The work is interesting for pianists because it is based on  a series of musical configurations that Ravel used to give his listeners the impression of a continuous Cadenza (A virtuoso passage usually played at the end of a piece) which in this case try to imitate, in sound , a continuous spiral flying in circles characteristic in groups of night moths lighting the darkness of the night.
Because of its considerable change in harmonics and lack of melody, the piece is very difficult  to play. In playing it, seamlessly, Cheung demonstrated her excellent memory , her touch, and the agility and dexterity of her fingers.

Another one of Ravel's pieces that we would like to mention is Une Barque sur l' ocean, which may be translated as a boat floating on the ocean. This piece has been considered by a number of musicologists as one of Ravel's most breathtaking compositions,  because in it, with its arrangement of arpeggios and harmonic progressions, Ravel managed to make his listeners  see in their minds, a clear picture of a boat, floating in the sea.

Our favorite, Ravel's piece, however, was Alborada (Cheung's four piece in this part of her concert) which translated to English  means Dawn. So our minds' picture, begins forming with the first sounds of notes being played in both hands by pianist, slowly and softly on the upper notes of the keyboard and repeated. The repetition makes the sound circular, and almost able to see in front or our eyes, the orange stretched clouds, where the red top arch of the sun is peeking and then raising slowly, at first, before starting growing into a complete circle as the arpeggios played fast, up and down the keyboard and get louder the higher notes are heard in the background, to display in our minds, the full rising sun.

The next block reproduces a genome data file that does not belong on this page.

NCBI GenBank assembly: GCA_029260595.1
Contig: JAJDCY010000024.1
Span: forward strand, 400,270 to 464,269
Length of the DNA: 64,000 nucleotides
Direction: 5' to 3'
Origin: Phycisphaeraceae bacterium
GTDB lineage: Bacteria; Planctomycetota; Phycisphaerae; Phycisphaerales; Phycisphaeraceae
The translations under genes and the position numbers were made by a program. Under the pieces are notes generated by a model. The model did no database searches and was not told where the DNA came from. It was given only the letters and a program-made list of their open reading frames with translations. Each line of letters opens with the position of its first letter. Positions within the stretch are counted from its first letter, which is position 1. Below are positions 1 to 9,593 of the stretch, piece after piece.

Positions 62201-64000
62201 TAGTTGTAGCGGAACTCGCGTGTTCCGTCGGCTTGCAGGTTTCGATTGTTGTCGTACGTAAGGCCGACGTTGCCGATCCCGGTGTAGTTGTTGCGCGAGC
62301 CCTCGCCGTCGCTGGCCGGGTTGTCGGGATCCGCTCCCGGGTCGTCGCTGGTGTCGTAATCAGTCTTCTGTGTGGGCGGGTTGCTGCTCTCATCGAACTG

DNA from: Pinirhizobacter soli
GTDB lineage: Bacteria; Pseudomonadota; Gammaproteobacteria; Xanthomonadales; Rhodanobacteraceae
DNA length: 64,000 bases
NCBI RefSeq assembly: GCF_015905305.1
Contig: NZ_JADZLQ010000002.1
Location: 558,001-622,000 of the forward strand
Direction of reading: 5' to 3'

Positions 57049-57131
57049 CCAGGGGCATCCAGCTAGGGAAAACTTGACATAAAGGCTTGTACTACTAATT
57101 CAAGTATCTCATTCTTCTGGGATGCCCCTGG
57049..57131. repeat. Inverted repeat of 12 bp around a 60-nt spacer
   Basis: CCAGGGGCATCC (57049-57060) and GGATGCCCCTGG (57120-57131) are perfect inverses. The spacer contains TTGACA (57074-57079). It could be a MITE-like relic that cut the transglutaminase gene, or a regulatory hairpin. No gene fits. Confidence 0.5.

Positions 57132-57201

Cheung ended her concert with a masterful interpretation of Chopin's Andante Spianato Grand Polonaise Brillante, Op. 12, which was actually written for piano and orchestra but played often by pianists because the piano piece which was composed as an instruction of the orchestral work (Spianato) was liked for pianists because it is even and smooth. Written in 1830 and finished in Vienna a year later it was the last work that Chopin composed for several years and the only time he used the name Spianato in his compositions.  In our opinion, Rachel Cheung's interpretation of the piece made it her best interpretation of her whole concert, which was superb.